The stretch for yield looks set to continue now that fears over an imminent Federal Reserve (Fed) rate hike have diminished, though investors may want to think twice before overreaching for yield.
Last week, minutes from the Federal Reserve’s Open Market Committee’s (FOMC) March meeting confirmed that the FOMC did not intend to convey a more hawkish posture following its March meeting and the U.S. central bank is in no rush to raise interest rates. Instead, concerns about persistently low inflation suggest that the Fed intends to keep rates “low for long.”
Stubbornly low yields have made income tough to come by in recent years, and they have sent investors searching for yield and income wherever they can find it.
As I write in my new weekly commentary, the prospect of a prolonged period of low rates is encouraging investors to continue to stretch for yield by entering ever more speculative fixed income asset classes in which the risks may not be worth the higher yields, such as Greek bonds.
Greece’s recent bond sale, for instance, was 8x oversubscribed, meaning the amount of purchase requests exceeded the amount of bonds available. Foreign investors bought more than 90% of the issue, which yielded less than 5%, the lowest yield since before the advent of the European crisis.
In another sign of investor hunger for yield, leveraged loan sales in March hit more than $11 billion. While this isn’t particularly high by the standards of the bond market, it was the strongest showing since May of 2007.
Investors in need of yield should consider the risks, not just the potential return. While there are no absolute bargains in fixed income, there are at least a few segments of the bond market that offer relative value.
I continue to like U.S. high yield and tax-exempt bonds. These two asset classes offer a reasonable yield, without undue volatility. In addition, year-to-date, both have outperformed a broader fixed income benchmark, with municipals being one of the best performers so far in 2014. You can read more about why I like these fixed income sectors in my latest Investment Directions monthly market commentary.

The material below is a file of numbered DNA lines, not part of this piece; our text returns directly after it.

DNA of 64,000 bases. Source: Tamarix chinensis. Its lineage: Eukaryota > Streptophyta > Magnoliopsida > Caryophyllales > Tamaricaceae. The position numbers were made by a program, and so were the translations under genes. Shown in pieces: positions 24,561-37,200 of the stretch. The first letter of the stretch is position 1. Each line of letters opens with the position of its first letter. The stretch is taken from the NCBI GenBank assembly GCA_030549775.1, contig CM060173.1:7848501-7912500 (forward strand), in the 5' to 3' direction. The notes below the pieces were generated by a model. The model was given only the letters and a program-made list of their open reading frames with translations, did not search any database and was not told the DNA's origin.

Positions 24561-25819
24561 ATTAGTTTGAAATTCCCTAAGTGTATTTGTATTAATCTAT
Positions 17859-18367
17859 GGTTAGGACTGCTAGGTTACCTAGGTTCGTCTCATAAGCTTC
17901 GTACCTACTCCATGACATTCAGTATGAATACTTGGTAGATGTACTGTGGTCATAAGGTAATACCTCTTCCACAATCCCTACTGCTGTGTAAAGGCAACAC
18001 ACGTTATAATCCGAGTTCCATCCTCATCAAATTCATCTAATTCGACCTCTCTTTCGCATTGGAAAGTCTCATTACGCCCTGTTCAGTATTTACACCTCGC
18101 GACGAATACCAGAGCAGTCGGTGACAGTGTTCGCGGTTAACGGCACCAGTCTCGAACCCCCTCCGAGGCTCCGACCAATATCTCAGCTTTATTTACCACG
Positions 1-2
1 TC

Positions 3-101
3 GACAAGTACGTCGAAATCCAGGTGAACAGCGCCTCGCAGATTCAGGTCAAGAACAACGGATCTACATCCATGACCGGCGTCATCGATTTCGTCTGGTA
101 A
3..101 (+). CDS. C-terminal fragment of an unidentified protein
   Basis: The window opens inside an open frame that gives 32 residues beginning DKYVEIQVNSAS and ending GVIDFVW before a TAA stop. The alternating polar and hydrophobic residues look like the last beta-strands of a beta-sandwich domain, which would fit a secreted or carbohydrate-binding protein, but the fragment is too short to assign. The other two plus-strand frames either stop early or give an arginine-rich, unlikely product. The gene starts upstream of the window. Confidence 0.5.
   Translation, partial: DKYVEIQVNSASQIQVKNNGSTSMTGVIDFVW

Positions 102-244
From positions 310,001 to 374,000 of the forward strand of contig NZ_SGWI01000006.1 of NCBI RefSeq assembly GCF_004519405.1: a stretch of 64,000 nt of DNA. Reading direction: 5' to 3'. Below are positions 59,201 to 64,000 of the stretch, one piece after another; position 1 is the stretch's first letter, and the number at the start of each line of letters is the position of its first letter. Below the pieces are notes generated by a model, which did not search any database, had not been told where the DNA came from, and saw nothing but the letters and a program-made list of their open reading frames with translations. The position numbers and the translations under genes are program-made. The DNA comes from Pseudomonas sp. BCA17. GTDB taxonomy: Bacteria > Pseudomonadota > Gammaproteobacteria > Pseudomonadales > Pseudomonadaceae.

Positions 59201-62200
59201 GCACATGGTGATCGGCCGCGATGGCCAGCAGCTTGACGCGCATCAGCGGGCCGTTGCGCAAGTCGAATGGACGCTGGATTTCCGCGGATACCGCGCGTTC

Sources: Bloomberg, BlackRock Research
Fixed income risks include interest-rate and credit risk. Typically, when interest rates rise, there is a corresponding decline in bond values. Credit risk refers to the possibility that the bond issuer will not be able to make principal and interest payments. There may be less information on the financial condition of municipal issuers than for public corporations. The market for municipal bonds may be less liquid than for taxable bonds. Some investors may be subject to federal or state income taxes or the Alternative Minimum Tax (AMT). Capital gains distributions, if any, are taxable.
International investing involves risks, including risks related to foreign currency, limited liquidity, less government regulation and the possibility of substantial volatility due to adverse political, economic or other developments. These risks often are heightened for investments in emerging/ developing markets, in concentrations of single countries or smaller capital markets.